Native Interoperability

In this document, we will dive a little bit deeper into all three ways of doing "native interoperability" that are available using .NET.

There are a few of reasons why you would want to call into native code:

  • Operating Systems come with a large volume of APIs that are not present in the managed class libraries. A prime example for this would be access to hardware or operating system management functions.
  • Communicating with other components that have or can produce C-style ABIs (native ABIs). This covers, for example, Java code that is exposed via Java Native Interface (JNI) or any other managed language that could produce a native component.
  • On Windows, most of the software that gets installed, such as Microsoft Office suite, registers COM components that represent their programs and allow developers to automate them or use them. This also requires native interoperability.

Of course, the list above does not cover all of the potential situations and scenarios in which the developer would want/like/need to interface with native components. .NET class library, for instance, uses the native interoperability support to implement a fair number of its APIs, like console support and manipulation, file system access and others. However, it is important to note that there is an option, should one need it.

Note

Most of the examples in this document will be presented for all three supported platforms for .NET Core (Windows, Linux and macOS). However, for some short and illustrative examples, just one sample is shown that uses Windows filenames and extensions (that is, "dll" for libraries). This does not mean that those features are not available on Linux or macOS, it was done merely for convenience sake.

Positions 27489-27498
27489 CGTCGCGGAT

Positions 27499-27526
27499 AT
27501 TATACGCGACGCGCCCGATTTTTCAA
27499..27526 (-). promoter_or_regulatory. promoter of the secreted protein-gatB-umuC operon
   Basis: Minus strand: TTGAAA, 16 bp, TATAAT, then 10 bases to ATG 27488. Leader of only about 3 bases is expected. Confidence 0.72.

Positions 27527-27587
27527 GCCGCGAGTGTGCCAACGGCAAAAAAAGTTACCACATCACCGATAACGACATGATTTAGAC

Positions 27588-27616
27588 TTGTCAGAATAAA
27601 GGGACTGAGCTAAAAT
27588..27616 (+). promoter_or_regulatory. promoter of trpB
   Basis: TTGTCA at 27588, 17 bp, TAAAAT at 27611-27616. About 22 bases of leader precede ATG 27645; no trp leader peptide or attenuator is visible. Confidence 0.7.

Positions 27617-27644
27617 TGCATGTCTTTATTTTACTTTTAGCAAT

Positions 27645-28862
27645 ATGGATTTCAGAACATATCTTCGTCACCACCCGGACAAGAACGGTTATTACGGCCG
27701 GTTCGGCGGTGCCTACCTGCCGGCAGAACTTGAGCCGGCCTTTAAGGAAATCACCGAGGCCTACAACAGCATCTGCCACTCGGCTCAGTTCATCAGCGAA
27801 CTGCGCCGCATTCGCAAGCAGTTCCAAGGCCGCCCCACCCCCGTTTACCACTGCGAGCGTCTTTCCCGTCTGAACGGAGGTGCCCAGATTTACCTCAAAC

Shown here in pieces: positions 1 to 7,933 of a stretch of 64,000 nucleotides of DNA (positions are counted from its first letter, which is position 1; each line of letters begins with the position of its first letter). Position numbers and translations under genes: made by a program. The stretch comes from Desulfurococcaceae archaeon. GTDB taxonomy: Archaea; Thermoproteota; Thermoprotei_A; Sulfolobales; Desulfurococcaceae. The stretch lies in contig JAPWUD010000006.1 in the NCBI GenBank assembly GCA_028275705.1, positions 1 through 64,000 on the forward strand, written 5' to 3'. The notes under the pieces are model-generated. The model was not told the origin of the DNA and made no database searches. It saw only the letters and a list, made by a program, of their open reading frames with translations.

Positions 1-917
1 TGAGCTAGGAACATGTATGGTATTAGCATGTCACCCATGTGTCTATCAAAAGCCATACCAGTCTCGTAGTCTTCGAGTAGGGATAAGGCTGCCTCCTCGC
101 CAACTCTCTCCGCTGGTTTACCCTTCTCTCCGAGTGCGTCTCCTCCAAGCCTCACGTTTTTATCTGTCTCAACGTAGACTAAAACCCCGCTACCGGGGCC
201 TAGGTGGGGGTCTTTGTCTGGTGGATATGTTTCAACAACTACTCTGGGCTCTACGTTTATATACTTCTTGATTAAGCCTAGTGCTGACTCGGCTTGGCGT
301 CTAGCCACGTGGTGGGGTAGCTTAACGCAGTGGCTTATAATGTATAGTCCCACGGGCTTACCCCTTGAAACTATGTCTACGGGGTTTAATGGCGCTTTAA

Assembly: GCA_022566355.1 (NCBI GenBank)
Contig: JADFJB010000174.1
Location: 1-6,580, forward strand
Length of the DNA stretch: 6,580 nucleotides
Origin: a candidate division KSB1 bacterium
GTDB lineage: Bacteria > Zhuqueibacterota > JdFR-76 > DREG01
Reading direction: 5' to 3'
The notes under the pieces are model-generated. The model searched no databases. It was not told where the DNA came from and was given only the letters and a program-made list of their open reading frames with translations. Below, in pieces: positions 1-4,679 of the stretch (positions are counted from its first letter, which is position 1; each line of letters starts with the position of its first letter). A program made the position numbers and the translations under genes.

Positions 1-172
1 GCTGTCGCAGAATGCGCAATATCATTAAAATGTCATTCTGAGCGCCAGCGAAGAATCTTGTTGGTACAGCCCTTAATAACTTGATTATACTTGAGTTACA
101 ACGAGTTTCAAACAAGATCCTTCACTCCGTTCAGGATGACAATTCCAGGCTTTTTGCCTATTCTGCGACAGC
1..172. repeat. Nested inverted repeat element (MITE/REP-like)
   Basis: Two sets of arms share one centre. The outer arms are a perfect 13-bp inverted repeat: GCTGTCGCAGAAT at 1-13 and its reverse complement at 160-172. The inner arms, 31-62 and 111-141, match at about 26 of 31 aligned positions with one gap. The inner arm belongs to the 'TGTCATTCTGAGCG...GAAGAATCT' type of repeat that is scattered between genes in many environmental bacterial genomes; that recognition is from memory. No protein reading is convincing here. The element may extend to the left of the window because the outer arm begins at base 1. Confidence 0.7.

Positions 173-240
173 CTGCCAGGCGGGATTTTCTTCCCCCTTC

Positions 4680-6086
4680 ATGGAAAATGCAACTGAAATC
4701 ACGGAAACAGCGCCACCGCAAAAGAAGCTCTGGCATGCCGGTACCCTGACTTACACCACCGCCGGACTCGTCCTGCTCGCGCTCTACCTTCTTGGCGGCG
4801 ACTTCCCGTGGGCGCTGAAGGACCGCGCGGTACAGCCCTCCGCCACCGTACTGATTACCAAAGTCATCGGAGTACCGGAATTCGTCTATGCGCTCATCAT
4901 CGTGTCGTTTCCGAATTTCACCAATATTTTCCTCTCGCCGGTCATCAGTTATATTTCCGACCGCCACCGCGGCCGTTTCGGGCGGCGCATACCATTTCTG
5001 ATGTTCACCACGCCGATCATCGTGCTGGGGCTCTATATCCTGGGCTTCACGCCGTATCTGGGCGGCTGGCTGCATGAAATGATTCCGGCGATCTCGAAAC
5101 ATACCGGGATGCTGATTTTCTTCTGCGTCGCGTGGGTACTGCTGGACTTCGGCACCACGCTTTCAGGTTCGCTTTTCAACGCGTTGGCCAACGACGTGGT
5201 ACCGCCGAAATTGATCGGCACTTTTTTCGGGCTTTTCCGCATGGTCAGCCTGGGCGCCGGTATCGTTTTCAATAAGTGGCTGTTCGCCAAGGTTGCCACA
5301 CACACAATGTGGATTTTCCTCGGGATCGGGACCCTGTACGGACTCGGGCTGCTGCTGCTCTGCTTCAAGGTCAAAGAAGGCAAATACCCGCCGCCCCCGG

Platform Invoke (P/Invoke)

P/Invoke is a technology that allows you to access structs, callbacks and functions in unmanaged libraries from your managed code. Most of the P/Invoke API is contained in two namespaces: System and System.Runtime.InteropServices. Using these two namespaces will allow you access to the attributes that describe how you want to communicate with the native component.

Let’s start from the most common example, and that is calling unmanaged functions in your managed code. Let’s show a message box from a command-line application:

using System.Runtime.InteropServices;

public class Program {

    // Import user32.dll (containing the function we need) and define
    // the method corresponding to the native function.
    [DllImport("user32.dll")]
    public static extern int MessageBox(IntPtr hWnd, String text, String caption, int options);

    public static void Main(string[] args) {
        // Invoke the function as a regular managed method.
        MessageBox(IntPtr.Zero, "Command-line message box", "Attention!", 0);
    }
}

The example above is pretty simple, but it does show off what is needed to invoke unmanaged functions from managed code. Let’s step through the example:

  • Line #1 shows the using statement for the System.Runtime.InteropServices which is the namespace that holds all of the items we need.
  • Line #5 introduces the DllImport attribute. This attribute is crucial, as it tells the runtime that it should load the unmanaged DLL. This is the DLL into which we wish to invoke.
  • Line #6 is the crux of the P/Invoke work. It defines a managed method that has the exact same signature as the unmanaged one. The declaration has a new keyword that you can notice, extern, which tells the runtime this is an external method, and that when you invoke it, the runtime should find it in the DLL specified in DllImport attribute.

The rest of the example is just invoking the method as you would any other managed method.

The sample is similar for macOS. One thing that needs to change is, of course, the name of the library in the DllImport attribute, as macOS has a different scheme of naming dynamic libraries. The sample below uses the getpid(2) function to get the process ID of the application and print it out to the console.